Banks are responsible for cash contingency arrangements if the electronic payment systems fail. In the event of a larger-scale failure of societal infrastructure, Norges Bank is of the opinion that appropriate cash contingency arrangements need to be clarified, including the division of responsibility for back-up solutions. In Norges Bank’s view, this should be studied further in collaboration with relevant institutions.
Norges Bank has noted that some merchants do not accept cash payments. For cash to be easy to use, it is the Bank’s opinion that the right to pay cash should be clarified so that it cannot be contracted away by standard terms and conditions. And at the same time, the ability to impose effective sanctions should be in place for failure to comply.
In the 2022 Financial Market Report, the Norwegian government announced its intention to appoint a commission to assess the future role of cash in society before the end of this year. Norges Bank supports the creation of such a commission.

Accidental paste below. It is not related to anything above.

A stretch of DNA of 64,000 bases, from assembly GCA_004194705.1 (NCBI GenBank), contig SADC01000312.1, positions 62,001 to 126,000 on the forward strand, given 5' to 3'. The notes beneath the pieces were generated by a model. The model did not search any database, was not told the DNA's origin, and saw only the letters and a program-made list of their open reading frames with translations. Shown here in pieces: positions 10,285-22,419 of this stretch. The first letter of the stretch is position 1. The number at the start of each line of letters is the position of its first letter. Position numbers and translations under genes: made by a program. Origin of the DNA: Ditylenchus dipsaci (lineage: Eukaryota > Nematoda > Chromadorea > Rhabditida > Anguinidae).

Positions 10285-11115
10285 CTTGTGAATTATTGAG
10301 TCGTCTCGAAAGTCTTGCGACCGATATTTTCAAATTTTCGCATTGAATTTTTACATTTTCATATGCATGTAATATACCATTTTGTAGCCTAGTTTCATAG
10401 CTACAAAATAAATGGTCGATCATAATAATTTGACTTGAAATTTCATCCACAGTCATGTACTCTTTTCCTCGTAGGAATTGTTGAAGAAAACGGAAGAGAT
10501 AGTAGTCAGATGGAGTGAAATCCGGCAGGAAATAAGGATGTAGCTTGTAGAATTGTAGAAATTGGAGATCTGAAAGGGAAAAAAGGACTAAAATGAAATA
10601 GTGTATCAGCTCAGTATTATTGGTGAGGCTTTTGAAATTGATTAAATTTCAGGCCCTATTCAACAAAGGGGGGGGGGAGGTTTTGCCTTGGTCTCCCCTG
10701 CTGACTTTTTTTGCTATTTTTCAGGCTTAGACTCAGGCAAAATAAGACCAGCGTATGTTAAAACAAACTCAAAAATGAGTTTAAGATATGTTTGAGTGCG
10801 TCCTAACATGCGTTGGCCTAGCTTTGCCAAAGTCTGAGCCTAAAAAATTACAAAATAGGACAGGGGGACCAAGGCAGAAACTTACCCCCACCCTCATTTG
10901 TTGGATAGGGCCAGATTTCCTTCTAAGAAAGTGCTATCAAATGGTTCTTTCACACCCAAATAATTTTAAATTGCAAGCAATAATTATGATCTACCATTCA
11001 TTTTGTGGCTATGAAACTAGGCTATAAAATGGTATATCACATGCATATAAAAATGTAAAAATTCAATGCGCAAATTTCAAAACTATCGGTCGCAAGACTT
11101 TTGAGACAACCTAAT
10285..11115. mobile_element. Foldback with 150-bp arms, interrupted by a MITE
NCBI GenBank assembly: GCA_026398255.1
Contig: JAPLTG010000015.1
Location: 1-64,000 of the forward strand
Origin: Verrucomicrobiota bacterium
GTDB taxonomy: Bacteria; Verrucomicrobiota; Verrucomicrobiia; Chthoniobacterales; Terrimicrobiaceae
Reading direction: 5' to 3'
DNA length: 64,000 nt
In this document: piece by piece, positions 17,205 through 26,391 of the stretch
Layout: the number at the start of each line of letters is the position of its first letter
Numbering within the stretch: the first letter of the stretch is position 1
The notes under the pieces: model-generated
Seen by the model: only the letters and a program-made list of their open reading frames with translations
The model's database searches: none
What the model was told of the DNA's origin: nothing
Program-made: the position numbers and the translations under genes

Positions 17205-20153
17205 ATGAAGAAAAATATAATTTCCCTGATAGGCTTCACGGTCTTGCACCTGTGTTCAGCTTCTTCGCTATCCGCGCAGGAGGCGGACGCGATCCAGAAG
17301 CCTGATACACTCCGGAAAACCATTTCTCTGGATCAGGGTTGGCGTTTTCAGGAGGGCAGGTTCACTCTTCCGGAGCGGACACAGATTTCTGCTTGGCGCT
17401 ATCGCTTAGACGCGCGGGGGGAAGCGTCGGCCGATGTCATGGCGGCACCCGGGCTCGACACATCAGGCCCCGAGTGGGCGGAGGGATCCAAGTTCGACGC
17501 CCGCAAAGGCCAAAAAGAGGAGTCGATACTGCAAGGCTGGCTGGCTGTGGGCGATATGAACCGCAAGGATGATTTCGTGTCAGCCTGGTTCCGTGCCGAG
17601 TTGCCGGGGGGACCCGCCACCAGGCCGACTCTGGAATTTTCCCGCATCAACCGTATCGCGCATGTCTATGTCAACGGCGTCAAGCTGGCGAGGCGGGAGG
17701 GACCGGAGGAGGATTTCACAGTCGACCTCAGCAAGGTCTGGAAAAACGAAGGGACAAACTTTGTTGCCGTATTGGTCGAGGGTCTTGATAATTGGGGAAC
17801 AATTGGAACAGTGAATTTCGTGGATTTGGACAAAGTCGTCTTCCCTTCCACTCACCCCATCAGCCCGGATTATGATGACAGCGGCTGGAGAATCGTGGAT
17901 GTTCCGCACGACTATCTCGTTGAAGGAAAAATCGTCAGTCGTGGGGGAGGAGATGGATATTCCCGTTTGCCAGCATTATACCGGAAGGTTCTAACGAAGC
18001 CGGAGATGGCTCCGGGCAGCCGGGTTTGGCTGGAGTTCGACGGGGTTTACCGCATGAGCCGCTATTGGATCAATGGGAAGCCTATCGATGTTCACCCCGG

Norges Bank has recently surveyed the Norwegian payment system’s resource use. As a share of mainland GDP, this has decreased somewhat between 2013 and 2020. More payments are being made than before, and the unit cost per payment has therefore fallen. Card payments at physical points of sale have become cheaper. A significant increase in online shopping, which features a higher unit cost per payment than shopping at physical points of sale, pulls up total costs. Most bills are currently paid using automated solutions such as direct debit and e-invoicing. However, many bills are still sent on paper or as e-mail attachments. Manual processing means that paying such bills involves relatively high resource use. Transitioning to more automated solutions would save society considerable resources. At the same time, it is important that non-digital users have access to payment services that are tailored to their needs.
Financial Infrastructure Report 2022Read the report (web edition)
- Financial Infrastructure Report